These stories of armed self-defense are common. If you Google, you’ll see lots of similar reports every single day. However the self-defense skills required in these situations are considered advanced. We all want good self-defense habits ingrained when we need them in an emergency. No one argues that, but any skills we haven’t practiced recently typically aren’t available to us when under stress with adrenaline pumping.

Another valuable lesson is, we’re not as safe as we imagine. We’re probably being honest when we say we want the skills. At the same time, we don’t seem willing to put in the time, the money, and the attention to acquire and maintain those skills

Let’s start with the simple things first. I find dry fire practice to be easy and enjoyable. It’s also free. But I’m amazed at how many people don’t do it, preferring to count on luck.

I hope our culture of armed defense continues to grow. Though mostly concealed from public view, we are walking ambassadors for civic responsibility. Now that we have permitless carry in so many states, you don’t have to take a class and you don’t have to pay the government an entry fee to join the concealed carry club.

True, you might feel out of place at first as you carry a concealed firearm in public. That feeling is natural as you learn what to do and when to do it. While you rightly aren’t required to take classes, it’s still a very good idea. And the classes available are typically far better than what was taught in the government-mandated classes. They will clearly explain what we’ve learned from four centuries of living with firearms. Other people have done it and you can, too.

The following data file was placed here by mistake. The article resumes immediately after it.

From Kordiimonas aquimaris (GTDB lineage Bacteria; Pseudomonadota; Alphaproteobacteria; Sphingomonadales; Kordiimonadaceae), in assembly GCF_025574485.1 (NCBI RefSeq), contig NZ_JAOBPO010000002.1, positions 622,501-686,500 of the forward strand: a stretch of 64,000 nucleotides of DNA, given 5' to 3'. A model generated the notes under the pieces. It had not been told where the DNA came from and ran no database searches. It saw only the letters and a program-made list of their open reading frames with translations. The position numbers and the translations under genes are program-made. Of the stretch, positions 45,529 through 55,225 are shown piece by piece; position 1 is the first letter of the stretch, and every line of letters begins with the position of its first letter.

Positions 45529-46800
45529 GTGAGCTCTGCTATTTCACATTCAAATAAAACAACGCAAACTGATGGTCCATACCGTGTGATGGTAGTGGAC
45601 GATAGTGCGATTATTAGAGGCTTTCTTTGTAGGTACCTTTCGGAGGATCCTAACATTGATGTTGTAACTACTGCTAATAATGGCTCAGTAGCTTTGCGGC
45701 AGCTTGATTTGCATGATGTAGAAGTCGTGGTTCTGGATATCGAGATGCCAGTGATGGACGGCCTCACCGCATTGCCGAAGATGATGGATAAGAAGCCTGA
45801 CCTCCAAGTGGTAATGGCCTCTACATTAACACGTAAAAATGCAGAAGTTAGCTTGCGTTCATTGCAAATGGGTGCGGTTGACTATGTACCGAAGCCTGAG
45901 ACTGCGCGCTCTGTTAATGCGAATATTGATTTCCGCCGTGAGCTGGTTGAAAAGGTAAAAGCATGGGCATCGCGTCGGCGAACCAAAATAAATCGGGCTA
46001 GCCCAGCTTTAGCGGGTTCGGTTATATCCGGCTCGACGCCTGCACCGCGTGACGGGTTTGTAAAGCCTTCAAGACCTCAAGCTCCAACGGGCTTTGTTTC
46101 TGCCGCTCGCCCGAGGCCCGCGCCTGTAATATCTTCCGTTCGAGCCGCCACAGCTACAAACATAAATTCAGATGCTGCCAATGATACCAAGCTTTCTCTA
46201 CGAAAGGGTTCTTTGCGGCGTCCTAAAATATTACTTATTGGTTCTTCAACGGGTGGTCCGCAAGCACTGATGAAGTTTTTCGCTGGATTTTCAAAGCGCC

I still feel the responsibility of carrying concealed every time I put on a gun. I hope that more of us take up that challenge.


This article originally appeared at Slow Facts Blog and is reprinted here with permission. 

4 Responses

  1. “Get in the habit of carrying at home.”

    Where you feel most safe is were you are most vulnerable…

  2. Carrying on my person right now as I write this. Those around me have no clue I’ve been carrying right next to them for literally years.

    Concealed means concealed.

  3. Yes, responsible gun ownership (and CERTAINLY regular carry) requires education and training. Maybe I hang with a “weird crowd”, but pretty much all the gun owners I know (i) have taken classes on shooting techniques, (ii) practice their shooting regularly, (iii) have educated themselves on gun safety, and (iv) are at least familiar with laws relating to gun use or carry. But I know that isn’t true for some gun owners. But that is less silly than the insane notion that “the government” is equipped and knowledgeable enough to identify, define, and mandate “appropriate” training. The various state DMVs define what skills are required to obtain a driver’s license. In many states, the state DMV defines the requirements and standards for those classes. Lastly, the state DMVs actually do the testing and approve or deny applications for DLs. And we all know that you can drive your whole life and NEVER see an incompetent or unsafe driver, amirite???

    I’ll give a hard pass on “government-mandated/administered” firearms training, thankyouverymuch. I’ve occupied too many shooting lanes next to local LEOs who were “practicing for their required shooting qualification” to take that seriously.